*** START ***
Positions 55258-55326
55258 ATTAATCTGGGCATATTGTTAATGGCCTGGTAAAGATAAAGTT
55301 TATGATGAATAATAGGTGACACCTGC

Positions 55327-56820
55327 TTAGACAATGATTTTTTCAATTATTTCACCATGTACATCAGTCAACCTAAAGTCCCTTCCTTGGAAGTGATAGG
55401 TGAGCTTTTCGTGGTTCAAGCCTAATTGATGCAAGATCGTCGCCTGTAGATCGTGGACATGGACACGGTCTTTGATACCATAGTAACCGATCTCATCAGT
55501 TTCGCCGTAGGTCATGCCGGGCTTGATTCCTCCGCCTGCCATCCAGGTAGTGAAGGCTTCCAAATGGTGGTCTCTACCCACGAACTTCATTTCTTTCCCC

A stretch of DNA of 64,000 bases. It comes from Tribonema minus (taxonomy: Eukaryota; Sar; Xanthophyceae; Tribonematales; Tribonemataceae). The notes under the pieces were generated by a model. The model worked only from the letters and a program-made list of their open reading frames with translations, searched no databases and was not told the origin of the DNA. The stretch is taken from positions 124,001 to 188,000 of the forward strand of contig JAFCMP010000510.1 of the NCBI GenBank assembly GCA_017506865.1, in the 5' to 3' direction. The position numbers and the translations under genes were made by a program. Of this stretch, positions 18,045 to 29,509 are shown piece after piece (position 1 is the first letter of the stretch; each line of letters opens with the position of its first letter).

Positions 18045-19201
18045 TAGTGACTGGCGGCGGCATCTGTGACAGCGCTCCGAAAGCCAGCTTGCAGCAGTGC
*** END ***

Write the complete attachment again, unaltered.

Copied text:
Positions 55258-55326
55258 ATTAATCTGGGCATATTGTTAATGGCCTGGTAAAGATAAAGTT
55301 TATGATGAATAATAGGTGACACCTGC

Positions 55327-56820
55327 TTAGACAATGATTTTTTCAATTATTTCACCATGTACATCAGTCAACCTAAAGTCCCTTCCTTGGAAGTGATAGG
55401 TGAGCTTTTCGTGGTTCAAGCCTAATTGATGCAAGATCGTCGCCTGTAGATCGTGGACATGGACACGGTCTTTGATACCATAGTAACCGATCTCATCAGT
55501 TTCGCCGTAGGTCATGCCGGGCTTGATTCCTCCGCCTGCCATCCAGGTAGTGAAGGCTTCCAAATGGTGGTCTCTACCCACGAACTTCATTTCTTTCCCC

A stretch of DNA of 64,000 bases. It comes from Tribonema minus (taxonomy: Eukaryota; Sar; Xanthophyceae; Tribonematales; Tribonemataceae). The notes under the pieces were generated by a model. The model worked only from the letters and a program-made list of their open reading frames with translations, searched no databases and was not told the origin of the DNA. The stretch is taken from positions 124,001 to 188,000 of the forward strand of contig JAFCMP010000510.1 of the NCBI GenBank assembly GCA_017506865.1, in the 5' to 3' direction. The position numbers and the translations under genes were made by a program. Of this stretch, positions 18,045 to 29,509 are shown piece after piece (position 1 is the first letter of the stretch; each line of letters opens with the position of its first letter).

Positions 18045-19201
18045 TAGTGACTGGCGGCGGCATCTGTGACAGCGCTCCGAAAGCCAGCTTGCAGCAGTGC